NSF Sediment Project Funded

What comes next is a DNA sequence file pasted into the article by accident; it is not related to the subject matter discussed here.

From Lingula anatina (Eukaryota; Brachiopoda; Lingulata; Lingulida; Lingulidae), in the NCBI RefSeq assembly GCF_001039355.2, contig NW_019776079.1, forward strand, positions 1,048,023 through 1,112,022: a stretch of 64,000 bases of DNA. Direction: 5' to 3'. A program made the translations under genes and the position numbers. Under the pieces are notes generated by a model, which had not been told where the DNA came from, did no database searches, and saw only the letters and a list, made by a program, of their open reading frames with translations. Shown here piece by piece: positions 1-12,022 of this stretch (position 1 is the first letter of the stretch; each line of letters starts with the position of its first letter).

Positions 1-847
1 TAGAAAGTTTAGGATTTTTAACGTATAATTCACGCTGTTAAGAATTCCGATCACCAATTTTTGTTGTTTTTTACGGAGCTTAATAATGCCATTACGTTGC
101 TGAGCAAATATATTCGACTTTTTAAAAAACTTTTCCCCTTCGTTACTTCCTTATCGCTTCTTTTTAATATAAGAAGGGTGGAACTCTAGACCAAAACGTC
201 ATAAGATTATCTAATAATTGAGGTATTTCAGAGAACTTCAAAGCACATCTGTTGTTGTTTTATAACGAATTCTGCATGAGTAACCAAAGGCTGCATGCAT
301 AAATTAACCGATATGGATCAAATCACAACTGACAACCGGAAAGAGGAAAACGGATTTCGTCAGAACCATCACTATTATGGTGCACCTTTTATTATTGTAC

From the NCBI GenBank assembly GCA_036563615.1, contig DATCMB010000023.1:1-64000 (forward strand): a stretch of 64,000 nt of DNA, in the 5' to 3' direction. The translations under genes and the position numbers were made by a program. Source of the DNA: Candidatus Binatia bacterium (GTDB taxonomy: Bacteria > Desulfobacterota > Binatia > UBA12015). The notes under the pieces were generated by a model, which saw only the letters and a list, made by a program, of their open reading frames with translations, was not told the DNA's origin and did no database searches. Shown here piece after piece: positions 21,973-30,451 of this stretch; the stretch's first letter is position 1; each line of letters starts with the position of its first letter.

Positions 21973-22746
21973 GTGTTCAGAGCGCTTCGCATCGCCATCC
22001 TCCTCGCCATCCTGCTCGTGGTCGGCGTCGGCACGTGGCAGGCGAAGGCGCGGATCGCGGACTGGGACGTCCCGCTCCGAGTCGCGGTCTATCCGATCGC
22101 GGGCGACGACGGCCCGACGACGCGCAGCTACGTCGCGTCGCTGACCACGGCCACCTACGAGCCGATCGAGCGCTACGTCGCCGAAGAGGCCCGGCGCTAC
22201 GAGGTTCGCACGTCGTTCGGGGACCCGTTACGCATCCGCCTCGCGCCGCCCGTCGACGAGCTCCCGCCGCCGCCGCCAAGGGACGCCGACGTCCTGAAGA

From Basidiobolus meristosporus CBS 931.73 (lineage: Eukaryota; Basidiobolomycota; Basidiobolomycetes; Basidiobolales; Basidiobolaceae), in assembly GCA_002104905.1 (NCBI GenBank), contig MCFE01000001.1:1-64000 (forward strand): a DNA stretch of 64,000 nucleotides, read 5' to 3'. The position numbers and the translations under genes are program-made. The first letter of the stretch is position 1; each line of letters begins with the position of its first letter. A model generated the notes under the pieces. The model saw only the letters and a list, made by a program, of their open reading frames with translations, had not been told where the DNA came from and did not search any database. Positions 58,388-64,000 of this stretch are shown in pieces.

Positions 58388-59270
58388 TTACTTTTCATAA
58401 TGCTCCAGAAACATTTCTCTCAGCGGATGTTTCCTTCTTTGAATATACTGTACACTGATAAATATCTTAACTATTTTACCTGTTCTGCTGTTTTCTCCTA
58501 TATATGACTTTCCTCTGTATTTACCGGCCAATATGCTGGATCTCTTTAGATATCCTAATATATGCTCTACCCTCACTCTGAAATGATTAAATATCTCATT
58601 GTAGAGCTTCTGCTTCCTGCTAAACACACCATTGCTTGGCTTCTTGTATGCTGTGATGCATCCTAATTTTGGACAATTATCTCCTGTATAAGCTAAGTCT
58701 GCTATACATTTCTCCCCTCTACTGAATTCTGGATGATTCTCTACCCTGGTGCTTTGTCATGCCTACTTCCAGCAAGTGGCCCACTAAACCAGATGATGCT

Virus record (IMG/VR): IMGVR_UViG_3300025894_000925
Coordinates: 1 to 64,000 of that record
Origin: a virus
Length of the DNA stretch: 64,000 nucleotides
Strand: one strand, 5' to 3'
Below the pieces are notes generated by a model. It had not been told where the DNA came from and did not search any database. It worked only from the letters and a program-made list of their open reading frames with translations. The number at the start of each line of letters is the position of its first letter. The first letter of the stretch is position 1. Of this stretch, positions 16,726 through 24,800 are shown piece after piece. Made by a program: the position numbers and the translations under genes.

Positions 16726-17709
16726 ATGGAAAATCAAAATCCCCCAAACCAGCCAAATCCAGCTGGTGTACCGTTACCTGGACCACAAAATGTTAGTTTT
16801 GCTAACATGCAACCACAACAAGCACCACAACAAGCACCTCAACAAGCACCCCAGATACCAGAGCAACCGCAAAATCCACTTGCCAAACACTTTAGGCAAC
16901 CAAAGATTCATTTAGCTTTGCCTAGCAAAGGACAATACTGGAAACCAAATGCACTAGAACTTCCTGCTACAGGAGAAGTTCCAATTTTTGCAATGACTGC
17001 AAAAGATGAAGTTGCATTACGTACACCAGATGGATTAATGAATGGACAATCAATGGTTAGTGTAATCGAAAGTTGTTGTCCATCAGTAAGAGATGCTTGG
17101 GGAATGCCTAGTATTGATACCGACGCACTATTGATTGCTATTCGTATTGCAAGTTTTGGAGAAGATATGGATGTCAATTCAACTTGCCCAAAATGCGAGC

Tidal marshes are productive ecosystems that provide key services to society such as carbon sequestration, storm surge buffering, and water-quality mitigation. The long-term stability of coastal wetlands is explained by interactions between sea level, plant growth, sediment supply, and wetland accretion, but coastal wetland stability is threatened by land use change and accelerating rates of sea-level rise. Lead principal investigator Nathaniel Weston (Department of Geography & the Environment at Villanova University), together with co-PIs James Morris (University of South Carolina), Scott Neubauer (Virginia Commonwealth University), and Chris Craft (Indiana University) were funded $665,660 by the National Science Foundation for a project titled “Human Alteration of Sediment Delivery to the Coast – Legacies Of Land Use, Coastal Wetland Accretion, and Future Vulnerability to Sea Level Rise.” The goal of this project is to understand how past and current land use in watersheds that drain to the East Coast of the United States has altered sediment concentrations in rivers, to determine how changes in sediment supply influences sediment accretion rates in coastal wetlands, and to project future wetland vulnerability along the East Coast under various scenarios of sea level rise and sediment supply. This collaborative project includes a strong commitment to integrate research and undergraduate education.